The prognostic value of external vs internal pancreatic duct stents after pancreaticoduodenectomy in patients with FRS ≥ 4: a retrospective cohort study.

Affiliation

Jiang Y(#)(1), Chen Q(#)(2), Shao Y(3), Gao Z(1), Jin M(1), Gao B(1), Zhou B(4), Yan S(5).
Author information:
(1)Division of Hepatobiliary and Pancreatic Surgery, Department of Surgery, The Second Affiliated Hospital, School of Medicine, Zhejiang University, 88 Jiefang Road, Hangzhou, 310009, China.
(2)Cancer Institute
(Key Laboratory of Cancer Prevention and Intervention, China National Ministry of Education, Key Laboratory of Molecular Biology in Medical Sciences, Zhejiang Province, China), The Second Affiliated Hospital, School of Medicine, Zhejiang University, Hangzhou, China.
(3)Division of Hepatobiliary and Pancreatic Surgery, Department of Surgery, The First Affiliated Hospital, College of Medicine, Zhejiang University, Hangzhou, China.
(4)Division of Hepatobiliary and Pancreatic Surgery, Department of Surgery, The Second Affiliated Hospital, School of Medicine, Zhejiang University, 88 Jiefang Road, Hangzhou, 310009, China. [Email]
(5)Division of Hepatobiliary and Pancreatic Surgery, Department of Surgery, The Second Affiliated Hospital, School of Medicine, Zhejiang University, 88 Jiefang Road, Hangzhou, 310009, China. [Email]
(#)Contributed equally

Abstract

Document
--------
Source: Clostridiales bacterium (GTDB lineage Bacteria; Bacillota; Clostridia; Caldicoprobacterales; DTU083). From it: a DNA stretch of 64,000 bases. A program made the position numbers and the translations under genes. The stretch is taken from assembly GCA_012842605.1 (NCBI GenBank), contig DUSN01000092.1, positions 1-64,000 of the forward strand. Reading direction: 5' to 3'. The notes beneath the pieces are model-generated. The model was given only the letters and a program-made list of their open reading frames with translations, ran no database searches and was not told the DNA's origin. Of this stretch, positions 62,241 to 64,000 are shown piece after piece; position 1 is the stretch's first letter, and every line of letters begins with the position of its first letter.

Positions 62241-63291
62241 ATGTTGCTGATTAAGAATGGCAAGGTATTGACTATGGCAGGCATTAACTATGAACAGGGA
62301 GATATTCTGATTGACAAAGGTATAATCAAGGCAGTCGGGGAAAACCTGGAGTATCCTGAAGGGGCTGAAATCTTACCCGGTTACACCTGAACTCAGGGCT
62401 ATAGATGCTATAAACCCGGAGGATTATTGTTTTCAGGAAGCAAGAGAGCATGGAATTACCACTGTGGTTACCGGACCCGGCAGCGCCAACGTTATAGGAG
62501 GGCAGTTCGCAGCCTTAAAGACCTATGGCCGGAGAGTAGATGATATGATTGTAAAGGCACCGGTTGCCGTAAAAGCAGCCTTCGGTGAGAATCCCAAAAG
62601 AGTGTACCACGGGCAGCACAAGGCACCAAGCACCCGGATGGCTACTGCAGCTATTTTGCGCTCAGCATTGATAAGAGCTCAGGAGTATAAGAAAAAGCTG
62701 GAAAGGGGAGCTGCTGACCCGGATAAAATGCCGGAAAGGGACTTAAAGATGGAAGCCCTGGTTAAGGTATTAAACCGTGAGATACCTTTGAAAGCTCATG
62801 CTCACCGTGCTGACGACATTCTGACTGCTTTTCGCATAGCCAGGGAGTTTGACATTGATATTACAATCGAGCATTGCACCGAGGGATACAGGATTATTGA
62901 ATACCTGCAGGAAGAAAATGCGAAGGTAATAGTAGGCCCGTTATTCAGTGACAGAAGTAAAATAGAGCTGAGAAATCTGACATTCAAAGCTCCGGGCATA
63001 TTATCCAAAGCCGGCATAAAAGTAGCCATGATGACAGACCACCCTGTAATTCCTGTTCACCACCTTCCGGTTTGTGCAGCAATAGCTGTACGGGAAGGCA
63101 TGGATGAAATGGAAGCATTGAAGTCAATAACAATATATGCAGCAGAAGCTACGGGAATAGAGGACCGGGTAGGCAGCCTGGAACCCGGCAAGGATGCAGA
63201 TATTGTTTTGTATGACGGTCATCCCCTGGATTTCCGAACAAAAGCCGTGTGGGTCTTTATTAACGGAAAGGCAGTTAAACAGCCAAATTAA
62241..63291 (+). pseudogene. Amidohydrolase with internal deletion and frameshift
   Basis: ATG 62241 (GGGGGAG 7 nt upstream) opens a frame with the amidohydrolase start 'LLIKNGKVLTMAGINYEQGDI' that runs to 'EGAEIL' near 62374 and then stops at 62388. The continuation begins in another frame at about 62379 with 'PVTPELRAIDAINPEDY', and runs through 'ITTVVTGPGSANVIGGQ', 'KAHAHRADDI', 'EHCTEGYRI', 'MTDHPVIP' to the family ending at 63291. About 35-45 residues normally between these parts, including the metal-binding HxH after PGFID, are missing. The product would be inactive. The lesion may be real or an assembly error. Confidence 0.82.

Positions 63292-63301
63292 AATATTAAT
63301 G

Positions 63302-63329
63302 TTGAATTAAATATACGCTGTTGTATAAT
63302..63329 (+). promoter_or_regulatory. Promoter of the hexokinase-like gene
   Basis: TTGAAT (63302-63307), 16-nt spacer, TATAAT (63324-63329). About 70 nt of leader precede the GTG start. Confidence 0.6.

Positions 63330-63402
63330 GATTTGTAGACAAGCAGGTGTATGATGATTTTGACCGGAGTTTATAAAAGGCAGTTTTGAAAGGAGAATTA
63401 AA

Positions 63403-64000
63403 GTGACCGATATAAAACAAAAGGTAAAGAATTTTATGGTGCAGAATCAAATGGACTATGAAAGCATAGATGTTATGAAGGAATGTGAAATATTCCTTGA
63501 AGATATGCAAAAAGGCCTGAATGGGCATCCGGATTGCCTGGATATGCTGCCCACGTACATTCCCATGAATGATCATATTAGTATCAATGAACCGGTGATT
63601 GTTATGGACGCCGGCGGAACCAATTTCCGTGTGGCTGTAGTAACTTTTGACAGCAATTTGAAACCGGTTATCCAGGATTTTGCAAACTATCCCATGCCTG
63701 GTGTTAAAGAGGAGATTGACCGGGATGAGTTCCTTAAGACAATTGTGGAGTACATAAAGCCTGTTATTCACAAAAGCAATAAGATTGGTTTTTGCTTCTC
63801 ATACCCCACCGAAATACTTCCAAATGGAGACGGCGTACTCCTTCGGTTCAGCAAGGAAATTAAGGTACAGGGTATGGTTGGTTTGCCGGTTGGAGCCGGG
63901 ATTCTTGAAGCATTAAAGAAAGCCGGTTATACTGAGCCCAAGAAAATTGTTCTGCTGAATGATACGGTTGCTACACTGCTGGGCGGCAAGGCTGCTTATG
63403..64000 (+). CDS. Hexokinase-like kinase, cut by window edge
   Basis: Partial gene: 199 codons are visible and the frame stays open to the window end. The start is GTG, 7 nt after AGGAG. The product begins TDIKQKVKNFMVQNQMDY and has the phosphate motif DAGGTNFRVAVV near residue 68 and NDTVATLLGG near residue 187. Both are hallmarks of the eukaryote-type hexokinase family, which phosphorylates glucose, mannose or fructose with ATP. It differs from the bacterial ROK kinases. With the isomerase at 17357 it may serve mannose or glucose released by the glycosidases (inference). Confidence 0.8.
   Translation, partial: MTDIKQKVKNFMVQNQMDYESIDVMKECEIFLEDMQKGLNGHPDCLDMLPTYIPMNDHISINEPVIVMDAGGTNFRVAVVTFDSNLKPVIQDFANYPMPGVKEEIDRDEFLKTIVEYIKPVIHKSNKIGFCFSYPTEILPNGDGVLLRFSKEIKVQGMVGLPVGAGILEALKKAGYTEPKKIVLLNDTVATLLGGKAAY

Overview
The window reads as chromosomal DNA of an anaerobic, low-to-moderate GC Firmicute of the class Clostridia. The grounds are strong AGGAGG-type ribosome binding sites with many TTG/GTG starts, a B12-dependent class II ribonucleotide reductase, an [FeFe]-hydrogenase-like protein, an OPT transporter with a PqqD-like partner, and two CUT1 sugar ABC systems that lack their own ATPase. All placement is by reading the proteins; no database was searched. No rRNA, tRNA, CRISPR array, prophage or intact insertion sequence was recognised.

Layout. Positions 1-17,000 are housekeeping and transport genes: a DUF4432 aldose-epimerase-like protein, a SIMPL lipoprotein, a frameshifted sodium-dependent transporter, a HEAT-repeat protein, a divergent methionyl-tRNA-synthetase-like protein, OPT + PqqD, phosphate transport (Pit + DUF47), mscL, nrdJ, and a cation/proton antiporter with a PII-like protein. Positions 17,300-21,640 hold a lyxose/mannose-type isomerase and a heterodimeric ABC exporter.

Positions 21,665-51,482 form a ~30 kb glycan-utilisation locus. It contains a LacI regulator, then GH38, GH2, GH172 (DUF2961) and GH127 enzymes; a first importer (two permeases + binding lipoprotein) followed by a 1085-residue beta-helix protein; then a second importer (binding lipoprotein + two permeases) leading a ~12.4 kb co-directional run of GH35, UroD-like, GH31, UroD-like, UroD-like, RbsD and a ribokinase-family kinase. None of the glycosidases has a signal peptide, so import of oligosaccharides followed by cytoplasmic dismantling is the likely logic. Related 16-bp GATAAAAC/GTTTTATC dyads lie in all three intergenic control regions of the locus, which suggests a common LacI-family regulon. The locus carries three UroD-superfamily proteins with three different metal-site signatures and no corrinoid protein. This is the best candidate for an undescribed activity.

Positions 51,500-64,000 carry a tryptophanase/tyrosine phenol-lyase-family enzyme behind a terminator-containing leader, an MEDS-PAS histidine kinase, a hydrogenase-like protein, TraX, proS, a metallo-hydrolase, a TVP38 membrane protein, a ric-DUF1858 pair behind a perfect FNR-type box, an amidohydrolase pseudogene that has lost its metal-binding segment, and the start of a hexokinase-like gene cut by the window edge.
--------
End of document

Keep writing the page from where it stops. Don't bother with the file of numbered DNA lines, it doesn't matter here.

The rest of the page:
BACKGROUND: The prognostic value of external vs internal pancreatic duct stents after pancreaticoduodenectomy remains controversial. This study aimed to evaluate the benefits of external and internal stents using the Fistula Risk Score system with regard to the incidence of clinically relevant postoperative pancreatic fistula. METHODS: A total of 382 patients who underwent pancreaticoduodenectomy with duct to mucosa pancreaticojejunostomy were retrospectively enrolled from January 2015 to October 2019. The receiver operating characteristic curve was performed for subgroup analysis of the patients at different levels of risk for pancreatic fistula. RESULTS: There were no significant differences in terms of pancreatic fistula or other postoperative complications. According to the receiver operating characteristic curve threshold of 3.5, 172 patients with a Fistula Risk Score ≥ 4 and 210 patients with a Fistula Risk Score < 4 were divided into separate groups. The number of valid cases was insufficient to support the subsequent research in patients with a Fistula Risk Score < 4. In patients with a Fistula Risk Score ≥ 4, the use of an external pancreatic duct stent was significantly more effective than the use of an internal stent, especially with regard to the risk for pancreatic fistula (Grade C) (P = 0.039), at ameliorating the incidence of clinically relevant postoperative pancreatic fistula (P = 0.019). Additionally, the incidence of lymphatic leakage was significantly higher in the external stent group compared with the internal stent group (P = 0.040). CONCLUSIONS: Compared with internal stents, the use of an external stent could reduce the incidence of clinically relevant postoperative pancreatic fistula in patients with a Fistula Risk Score ≥ 4. More large-scale prospective clinical trials are warranted to further clarify our results.